Friday, March 22, 2019

March 2019 report to the Computer Conservation Society

This was presented on March 21, 2019 to the Computer Conservation Society by Doron Swade.

The sheet-by sheet inspection of Babbage’s vast technical archive is now in the end game after some three years.  The last progress update reported that Tim Robinson, in the US, working from the digitised images of the manuscripts, was close to completing a review of the known catalogued material in the Science Museum archive and that one of the final tasks was a scrape of a relatively small but potentially critical set of drawings that had not been catalogued or scanned the contents of which are largely unknown.  Tim is currently in London spending a week going through this material.  This material evaded the Science Museum’s scanning operation in 2011 largely because it was not listed in the catalogue prepared by the late Allan Bromley who compiled the first near-comprehensive record, published in 1991, of the Babbage technical archive.

There have already been significant finds.  The Notations for Difference Engine 1, dating from 1834, thought to exist, had never come to light.  These have now been found and represent a crucial piece in the puzzle of the developmental trajectory of the symbolic language Babbage developed as a design aid, to describe and specify his engine, and used extensively in the development of the Analytical Engine.

Equally significant is the discovery of what is thought to be the legendary Plan 28a, part of the most advanced design for the Analytical Engine.  There have been references to Plan 28 and Plan 28a designs peppered through the late manuscripts and some design drawings, but the existence of this plan has never been confirmed.  Bromley told me in the late 1990s that he questioned whether it had existed as a separate entity in the first place in which event ‘Plan 28’ may have been a federation of improvements added to previous designs.

The survey so far has identified mis-titled drawings, single drawings that have two unrelated catalogue entries, and drawings known to exist from earlier scholarly work but not located.  These findings are openly shared with the Science Museum archivists in what has become a model collaboration between content specialists and archivists. We await the completion of this week’s inspection in the hope and expectation of more surprises.

Doron Swade

Saturday, January 5, 2019

Autumn 2018 report to the Computer Conservation Society

This was presented on November 15, 2018 to the Computer Conservation Society by Doron Swade.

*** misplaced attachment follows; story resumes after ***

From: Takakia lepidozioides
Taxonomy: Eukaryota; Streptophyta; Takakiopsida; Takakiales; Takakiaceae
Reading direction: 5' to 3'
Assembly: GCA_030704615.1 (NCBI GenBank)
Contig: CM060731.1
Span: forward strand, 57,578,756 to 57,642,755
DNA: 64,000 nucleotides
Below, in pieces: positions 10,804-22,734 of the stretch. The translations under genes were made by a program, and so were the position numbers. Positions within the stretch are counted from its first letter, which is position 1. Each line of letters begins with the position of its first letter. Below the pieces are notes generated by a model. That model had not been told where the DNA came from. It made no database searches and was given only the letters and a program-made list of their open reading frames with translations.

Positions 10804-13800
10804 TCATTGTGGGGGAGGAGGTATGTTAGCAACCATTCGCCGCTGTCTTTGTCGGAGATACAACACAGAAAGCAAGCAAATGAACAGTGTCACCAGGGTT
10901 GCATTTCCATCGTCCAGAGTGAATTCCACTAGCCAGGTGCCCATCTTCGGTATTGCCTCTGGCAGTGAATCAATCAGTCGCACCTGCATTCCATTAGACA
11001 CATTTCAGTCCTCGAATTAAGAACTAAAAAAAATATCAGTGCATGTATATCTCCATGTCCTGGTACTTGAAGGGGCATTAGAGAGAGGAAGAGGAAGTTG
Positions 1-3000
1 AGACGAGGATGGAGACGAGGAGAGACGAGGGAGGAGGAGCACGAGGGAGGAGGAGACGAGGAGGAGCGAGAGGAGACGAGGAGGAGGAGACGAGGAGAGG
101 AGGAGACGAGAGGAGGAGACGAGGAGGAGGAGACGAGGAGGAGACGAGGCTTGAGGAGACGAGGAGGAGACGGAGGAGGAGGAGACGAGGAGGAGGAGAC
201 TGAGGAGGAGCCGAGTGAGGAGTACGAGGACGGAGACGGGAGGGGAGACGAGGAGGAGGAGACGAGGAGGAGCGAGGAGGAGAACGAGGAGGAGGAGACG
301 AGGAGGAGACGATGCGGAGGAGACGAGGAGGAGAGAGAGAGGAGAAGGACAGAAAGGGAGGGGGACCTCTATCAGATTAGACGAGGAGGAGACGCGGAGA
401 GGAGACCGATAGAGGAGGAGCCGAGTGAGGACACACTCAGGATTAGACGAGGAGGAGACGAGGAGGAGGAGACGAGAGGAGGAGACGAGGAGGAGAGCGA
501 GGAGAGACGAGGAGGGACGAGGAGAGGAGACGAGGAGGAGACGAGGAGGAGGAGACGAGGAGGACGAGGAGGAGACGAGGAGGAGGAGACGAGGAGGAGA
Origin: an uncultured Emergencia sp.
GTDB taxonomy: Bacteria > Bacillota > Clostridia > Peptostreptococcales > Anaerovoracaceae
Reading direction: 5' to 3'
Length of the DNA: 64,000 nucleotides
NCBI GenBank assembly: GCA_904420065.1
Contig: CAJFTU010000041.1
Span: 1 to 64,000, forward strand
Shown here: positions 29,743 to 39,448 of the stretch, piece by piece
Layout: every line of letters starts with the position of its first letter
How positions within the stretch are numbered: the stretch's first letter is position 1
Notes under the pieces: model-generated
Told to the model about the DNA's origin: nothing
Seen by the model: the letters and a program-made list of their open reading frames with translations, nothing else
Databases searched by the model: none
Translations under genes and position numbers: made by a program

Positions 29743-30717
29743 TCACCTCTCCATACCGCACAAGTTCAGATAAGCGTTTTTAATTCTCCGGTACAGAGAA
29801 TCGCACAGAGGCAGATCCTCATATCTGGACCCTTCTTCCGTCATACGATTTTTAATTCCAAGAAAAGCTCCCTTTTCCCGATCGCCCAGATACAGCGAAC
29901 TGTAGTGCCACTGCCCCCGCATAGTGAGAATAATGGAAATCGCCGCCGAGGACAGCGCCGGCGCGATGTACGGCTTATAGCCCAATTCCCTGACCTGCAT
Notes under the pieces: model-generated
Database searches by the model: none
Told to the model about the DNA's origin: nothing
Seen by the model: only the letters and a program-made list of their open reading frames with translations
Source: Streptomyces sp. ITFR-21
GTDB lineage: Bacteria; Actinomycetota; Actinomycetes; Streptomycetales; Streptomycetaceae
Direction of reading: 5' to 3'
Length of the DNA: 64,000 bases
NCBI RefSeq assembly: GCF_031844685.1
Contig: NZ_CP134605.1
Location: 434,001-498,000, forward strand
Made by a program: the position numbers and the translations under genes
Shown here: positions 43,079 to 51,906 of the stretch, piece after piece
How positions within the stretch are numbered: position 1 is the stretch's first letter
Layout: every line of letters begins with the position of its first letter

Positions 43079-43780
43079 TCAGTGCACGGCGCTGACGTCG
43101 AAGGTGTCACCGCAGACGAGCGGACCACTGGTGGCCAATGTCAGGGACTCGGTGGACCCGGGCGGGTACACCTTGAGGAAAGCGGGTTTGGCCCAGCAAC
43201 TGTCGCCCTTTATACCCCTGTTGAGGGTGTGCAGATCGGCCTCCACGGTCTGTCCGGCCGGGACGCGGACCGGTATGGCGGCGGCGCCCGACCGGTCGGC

The end is in sight creating the cross-referenced database for the set of some 20 Scribbling Books, the manuscript notebooks in which Babbage recorded his workings and thoughts on his engine designs. Tim Robinson, who has been compiling the database is up to the last year of Babbage’s life (1871) and is within striking distance of completion. The process has taken coming up for three years.

The motive for this undertaking was that before we could commit to building anything we needed to be sure that we had reviewed everything Babbage had to say on a particular topic. The situation is confounded by Babbage’s practice of returning to the same design issues time and time again over periods of decades as a consequence of which related material is unsystematically scattered through the archive of some 7,000 manuscript sheets.

While Tim Robinson’s emphasis so far has been data capture rather than interpretation there are several general preliminary findings that are already invaluable to the overall enterprise of constructing an Analytical Engine. One such is the confirmation that not only are the designs incomplete with respect to details of control and overall systems integration (this was anticipated) but that there are several critical features for which there are worked viable alternatives the final selection of which Babbage left open (method of multiplication, digit precision, method of carriage, for example). Also, that Babbage remained creatively active till the end with at least one instance of his most sophisticated design being modelled in the period immediately before his death in 1871.

The completion of the database will be a landmark in the developmental trajectory of this project. Next steps are, firstly, a scrape of a relatively small but potentially critical set of ‘mystery’ drawings that have not been catalogued or scanned. This is a manageable clean-up job undertaken for completeness and in the hope that some final gaps might be filled and some remaining blind references traced. Secondly, to model and build a mechanism (the advanced anticipating carriage mechanism) to assess logical and physical feasibility, and to use this to develop generic modelling and evaluation techniques to be extended to each of the core functions. 

Doron Swade